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Groton - Taxpayers worried about potential bankruptcy of the troubled Poquonnock Bridge Fire District, as well as public safety, are turning to the state for assistance.
Town officials have meanwhile asked the town attorney for an opinion on what the town's responsibility is to its residents and what authority it has in the matter, if any. Fire districts are independent entities.
Nicki Bresnyan, whose father lives in Poquonnock Bridge and whose sister, Deb Monteiro, was elected in May to the fire district board, mailed a letter Monday to Attorney General George Jepsen asking him about the "legality" of the fire district board's conduct and "the personal liability of certain Fire District Board members given their wanton disregard for their fiscal responsibilities and health and safety of the fire district."
The district board had sought approval of a $6.29 million budget for the coming fiscal year, but taxpayers ultimately approved a $3.5 million budget instead, not enough to cover payroll. Under that budget, the tax rate would fall from 5.9 mills last year to 5 mills this year. Groton has nine independent fire districts and Poquonnock Bridge has the highest tax rate of the nine.
Fire District Board President Alan Ackley said the board is not trying to bankrupt the district and fire protection would be provided.
He said the budget for Poquonnock Bridge is up to the taxpayers, not the board.
"If the public feels they're paying too much for service, then they have all the right in the world to lower what they want to pay," Ackley said.
He said he does not believe board members can be held personally liable for anything that happens.
The July 6 letter to the attorney general said it represents the views of a group of district taxpayers who are "being frustrated at every turn by the board's seeming ability to move forward with their personal agenda unimpeded."
The letter adds: "Please help us."
Bresnyan said she believes the district board is headed toward bankruptcy, and the debt will ultimately be shouldered by taxpayers. "If there is an entity out there that can intervene, we are asking for their help," she said.
The letter addressed to Jepsen was also sent Tuesday to state Sen. Andrew Maynard, D-Stonington; Rep. Edward Moukawsher; Rep. Elissa Wright; Benjamin Barnes, the secretary of the state Office of Policy and Management; W. David LeVasseur, acting undersecretary of the intergovernmental policy division in OPM; and Bill Plummer, also in the intergovernmental policy division.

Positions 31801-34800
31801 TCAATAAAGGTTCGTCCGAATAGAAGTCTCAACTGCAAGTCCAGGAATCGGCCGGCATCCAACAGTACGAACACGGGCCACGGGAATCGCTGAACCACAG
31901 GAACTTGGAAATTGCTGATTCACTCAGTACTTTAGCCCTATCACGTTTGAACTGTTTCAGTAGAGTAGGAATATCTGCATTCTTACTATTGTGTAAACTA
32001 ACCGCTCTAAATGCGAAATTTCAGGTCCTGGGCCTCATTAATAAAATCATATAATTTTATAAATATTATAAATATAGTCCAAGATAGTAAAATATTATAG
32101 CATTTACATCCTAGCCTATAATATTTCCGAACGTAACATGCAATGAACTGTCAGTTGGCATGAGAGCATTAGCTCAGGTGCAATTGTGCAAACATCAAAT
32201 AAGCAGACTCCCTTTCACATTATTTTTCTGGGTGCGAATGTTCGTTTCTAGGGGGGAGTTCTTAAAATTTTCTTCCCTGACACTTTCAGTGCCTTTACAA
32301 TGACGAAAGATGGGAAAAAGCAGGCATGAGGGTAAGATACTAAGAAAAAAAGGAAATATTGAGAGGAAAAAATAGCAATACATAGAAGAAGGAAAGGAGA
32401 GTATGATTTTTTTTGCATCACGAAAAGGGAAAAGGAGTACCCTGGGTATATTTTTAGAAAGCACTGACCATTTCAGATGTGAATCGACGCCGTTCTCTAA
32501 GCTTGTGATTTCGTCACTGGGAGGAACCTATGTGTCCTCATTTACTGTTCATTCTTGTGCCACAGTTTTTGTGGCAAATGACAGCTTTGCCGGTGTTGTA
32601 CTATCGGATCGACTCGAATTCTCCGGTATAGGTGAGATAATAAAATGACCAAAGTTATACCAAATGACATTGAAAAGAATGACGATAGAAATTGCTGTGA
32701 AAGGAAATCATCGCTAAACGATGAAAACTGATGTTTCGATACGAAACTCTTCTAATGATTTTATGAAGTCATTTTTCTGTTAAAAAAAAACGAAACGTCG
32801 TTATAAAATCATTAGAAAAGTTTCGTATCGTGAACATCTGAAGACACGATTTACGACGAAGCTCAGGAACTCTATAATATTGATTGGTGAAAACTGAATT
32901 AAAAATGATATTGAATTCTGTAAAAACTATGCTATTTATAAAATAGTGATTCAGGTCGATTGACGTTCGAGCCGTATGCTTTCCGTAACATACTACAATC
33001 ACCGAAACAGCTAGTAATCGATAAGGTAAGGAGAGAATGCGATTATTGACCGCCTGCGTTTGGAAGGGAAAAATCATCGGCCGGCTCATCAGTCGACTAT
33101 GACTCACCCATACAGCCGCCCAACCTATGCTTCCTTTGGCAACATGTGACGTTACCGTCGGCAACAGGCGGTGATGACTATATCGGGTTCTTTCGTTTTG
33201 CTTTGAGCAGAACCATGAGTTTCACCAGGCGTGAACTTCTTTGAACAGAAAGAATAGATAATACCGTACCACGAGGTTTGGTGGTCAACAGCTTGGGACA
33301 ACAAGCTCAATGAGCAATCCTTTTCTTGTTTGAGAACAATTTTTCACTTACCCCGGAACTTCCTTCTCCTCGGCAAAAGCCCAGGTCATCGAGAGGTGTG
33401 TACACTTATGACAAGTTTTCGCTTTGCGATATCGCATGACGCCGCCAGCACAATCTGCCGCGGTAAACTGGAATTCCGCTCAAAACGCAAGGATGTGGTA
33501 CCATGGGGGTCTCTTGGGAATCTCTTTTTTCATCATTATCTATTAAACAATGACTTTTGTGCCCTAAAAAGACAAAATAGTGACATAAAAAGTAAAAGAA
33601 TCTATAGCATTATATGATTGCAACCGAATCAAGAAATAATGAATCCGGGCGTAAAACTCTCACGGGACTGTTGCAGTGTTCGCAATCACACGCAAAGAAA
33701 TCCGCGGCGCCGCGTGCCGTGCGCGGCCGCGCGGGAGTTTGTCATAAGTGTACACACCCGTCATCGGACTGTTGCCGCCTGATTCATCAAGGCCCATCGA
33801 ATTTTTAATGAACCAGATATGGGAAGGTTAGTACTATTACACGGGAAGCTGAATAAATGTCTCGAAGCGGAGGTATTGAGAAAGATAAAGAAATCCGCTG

The newly elected fire district board, which includes three new members and six incumbent members, meets for the first time at 7 p.m. Thursday at the Fort Hill station at 13 Fort Hill Road.
Town Manager Mark Oefinger said he has asked the town attorney "what the community's options are" if the fire district board fails to deal with its financial troubles or closes its doors. Oefinger said the town is concerned because Poquonnock Bridge is the largest fire district in Groton, the town owns a lot of property in the district and its troubles could affect surrounding fire districts.
Town Mayor Heather Somers said she recently asked Oefinger to make the inquiry to define the town's obligations, responsibility and authority if something changes within the fire district. Somers said the town can't insert itself into the fire district debate but must be concerned with the safety of its residents, so it needs this information.
Ackley said he doesn't believe the town has any authority over the fire district unless there is no protection provided.
Wright said she has not been asked to intervene in the district but has been following what's been happening. She said she would first want to determine if public safety is compromised or the fiscal stability of the district is in jeopardy.
Moukawsher said the state generally does not interfere with local governance, but the issues in Poquonnock Bridge highlight the problems with having a fire district system that gives authority to individual districts to tax residents and provide fire protection.
Moukawsher said he was shocked by how high the fire district taxes are, but believes relying on a budget of $3.5 million is like "starving the district." He said he's not been asked to intervene and believes the state would want to know first what the town has done.
The letter outlines numerous problems, including the board's delinquency on paying fire hydrant rentals, the lack of a working ladder truck, the lack of a budget and "chaos" at the meeting during which the budget was approved and board members elected.
Ackley said payments for the fire hydrants are up to date. He said the board chose not to pay them earlier because its lawyer believed the fees charged per hydrant were excessive. Ackley said the board opted not to pay to challenge those fees.
He said fire protection would never be an issue in Poquonnock Bridge, because Groton has nine fire districts.
"We provide mutual aid and so do they, to us," Ackley said. "Even if we weren't here, which is not going to be the case, that service would be provided."